There's a likely connection between obesity and the decline in savings, and I have a little theory that the rise in obesity has a lot to do with how much time we put in at the office, too. Working long hours is necessary for many Americans and others view their hard working overtime as a badge of honor. Whatever the motivation for banking hours of desk time, there's no question that sitting in a stressed out state for most of our days isn't the best thing we can do for our health.
According to a CareerBuilder survey, 50 percent of women and 42 percent of men say they've gained weight since starting their current job. It makes sense that the longer hours US workers are clocking, the heavier we'll be as a country — the inactivity, the snacking, eating out, and stress add up a pretty unhealthy picture. Could new workplace trends begin to trim our waistlines? See what I'm talking about when you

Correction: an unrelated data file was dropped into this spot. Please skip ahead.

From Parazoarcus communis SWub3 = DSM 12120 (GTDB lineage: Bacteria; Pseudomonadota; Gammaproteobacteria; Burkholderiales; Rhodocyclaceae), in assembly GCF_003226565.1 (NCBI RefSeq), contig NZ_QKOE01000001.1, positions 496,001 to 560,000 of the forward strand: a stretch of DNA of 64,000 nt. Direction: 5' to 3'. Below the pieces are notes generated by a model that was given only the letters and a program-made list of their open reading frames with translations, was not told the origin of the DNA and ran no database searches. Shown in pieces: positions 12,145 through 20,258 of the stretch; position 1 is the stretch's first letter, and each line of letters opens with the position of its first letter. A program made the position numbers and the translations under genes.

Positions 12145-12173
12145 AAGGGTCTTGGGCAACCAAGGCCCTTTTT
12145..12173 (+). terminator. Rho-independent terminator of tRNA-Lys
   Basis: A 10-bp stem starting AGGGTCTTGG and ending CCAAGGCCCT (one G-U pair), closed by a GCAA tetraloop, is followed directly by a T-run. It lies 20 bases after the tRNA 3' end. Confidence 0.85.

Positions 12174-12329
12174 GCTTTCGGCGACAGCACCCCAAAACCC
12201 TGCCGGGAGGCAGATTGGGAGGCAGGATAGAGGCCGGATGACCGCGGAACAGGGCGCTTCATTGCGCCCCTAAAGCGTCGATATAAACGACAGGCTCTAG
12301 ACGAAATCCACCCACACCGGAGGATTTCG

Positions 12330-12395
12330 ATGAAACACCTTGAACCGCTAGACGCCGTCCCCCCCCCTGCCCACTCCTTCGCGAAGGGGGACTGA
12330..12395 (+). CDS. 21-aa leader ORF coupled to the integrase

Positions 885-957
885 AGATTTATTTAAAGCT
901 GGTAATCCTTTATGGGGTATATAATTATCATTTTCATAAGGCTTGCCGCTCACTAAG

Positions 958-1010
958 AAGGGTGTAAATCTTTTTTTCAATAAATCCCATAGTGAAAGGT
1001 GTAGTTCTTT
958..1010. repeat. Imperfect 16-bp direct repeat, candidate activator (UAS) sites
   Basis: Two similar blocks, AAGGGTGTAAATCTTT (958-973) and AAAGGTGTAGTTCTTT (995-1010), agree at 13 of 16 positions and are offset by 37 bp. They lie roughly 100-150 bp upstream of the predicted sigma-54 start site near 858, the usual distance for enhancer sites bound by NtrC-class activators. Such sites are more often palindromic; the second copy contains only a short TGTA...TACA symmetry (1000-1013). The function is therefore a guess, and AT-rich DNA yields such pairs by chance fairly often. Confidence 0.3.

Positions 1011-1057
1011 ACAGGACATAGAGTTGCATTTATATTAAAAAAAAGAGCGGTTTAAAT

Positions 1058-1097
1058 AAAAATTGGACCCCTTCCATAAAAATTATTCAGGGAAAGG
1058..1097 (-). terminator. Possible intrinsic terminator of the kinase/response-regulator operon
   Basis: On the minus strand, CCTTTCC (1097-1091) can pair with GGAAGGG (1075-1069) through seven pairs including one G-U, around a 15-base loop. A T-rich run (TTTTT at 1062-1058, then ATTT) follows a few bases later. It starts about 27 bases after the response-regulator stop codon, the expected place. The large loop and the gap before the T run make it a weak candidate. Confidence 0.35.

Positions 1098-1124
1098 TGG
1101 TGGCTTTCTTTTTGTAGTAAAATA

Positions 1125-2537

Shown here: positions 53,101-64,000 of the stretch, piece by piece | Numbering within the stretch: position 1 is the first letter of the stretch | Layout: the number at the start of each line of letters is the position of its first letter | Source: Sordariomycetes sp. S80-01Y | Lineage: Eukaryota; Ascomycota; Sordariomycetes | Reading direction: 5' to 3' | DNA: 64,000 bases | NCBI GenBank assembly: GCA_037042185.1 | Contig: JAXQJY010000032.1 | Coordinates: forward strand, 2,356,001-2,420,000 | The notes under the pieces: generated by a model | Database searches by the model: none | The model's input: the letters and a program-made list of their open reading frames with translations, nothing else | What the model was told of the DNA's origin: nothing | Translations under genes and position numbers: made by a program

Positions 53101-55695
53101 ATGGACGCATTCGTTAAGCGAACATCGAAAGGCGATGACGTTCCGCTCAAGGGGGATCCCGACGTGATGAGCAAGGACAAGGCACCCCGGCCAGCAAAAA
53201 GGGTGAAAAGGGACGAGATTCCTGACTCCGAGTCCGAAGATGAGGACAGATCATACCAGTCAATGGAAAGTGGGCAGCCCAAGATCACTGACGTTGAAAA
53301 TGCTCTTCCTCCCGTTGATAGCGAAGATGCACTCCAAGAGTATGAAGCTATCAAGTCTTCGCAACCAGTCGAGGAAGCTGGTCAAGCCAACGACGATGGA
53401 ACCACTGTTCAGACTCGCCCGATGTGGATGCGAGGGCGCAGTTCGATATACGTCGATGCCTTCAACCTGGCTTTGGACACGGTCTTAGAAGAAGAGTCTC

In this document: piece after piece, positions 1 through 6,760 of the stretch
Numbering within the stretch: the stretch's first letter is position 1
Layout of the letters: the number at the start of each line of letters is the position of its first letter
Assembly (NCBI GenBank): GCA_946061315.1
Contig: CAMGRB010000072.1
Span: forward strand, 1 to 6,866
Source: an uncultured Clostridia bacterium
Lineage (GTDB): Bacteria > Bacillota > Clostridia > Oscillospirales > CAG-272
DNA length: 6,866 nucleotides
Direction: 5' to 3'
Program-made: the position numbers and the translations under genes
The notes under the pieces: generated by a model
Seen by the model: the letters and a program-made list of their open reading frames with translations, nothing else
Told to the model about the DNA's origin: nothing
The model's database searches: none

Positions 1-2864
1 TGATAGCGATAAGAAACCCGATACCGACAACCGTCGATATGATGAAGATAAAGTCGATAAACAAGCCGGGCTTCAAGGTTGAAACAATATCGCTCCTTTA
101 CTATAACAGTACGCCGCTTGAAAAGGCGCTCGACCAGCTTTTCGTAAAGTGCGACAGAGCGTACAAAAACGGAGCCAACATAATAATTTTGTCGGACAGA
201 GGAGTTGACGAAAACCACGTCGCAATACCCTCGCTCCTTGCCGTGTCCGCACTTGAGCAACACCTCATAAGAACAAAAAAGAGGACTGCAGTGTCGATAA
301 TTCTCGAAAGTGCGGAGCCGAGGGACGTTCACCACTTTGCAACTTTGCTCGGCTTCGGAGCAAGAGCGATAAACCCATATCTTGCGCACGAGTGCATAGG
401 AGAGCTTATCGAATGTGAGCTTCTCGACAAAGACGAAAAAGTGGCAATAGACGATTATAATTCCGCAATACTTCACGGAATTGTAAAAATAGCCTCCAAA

Job placement consulting firm Challenger, Gray & Christmas Inc. predicts that a four-day work week will become the norm and business traveling will be scaled back significantly in favor of teleconferencing. Should these predictions come true the changes could start chipping away at work-related weight-gain. One less day in the office could give us one more day to be active and focus on personal health, while less business travel could mean less eating on the go and more regular sleep schedules.
Do you think these possible trends could help trim job-related weight gain? Have you noticed any change in your health since starting your job?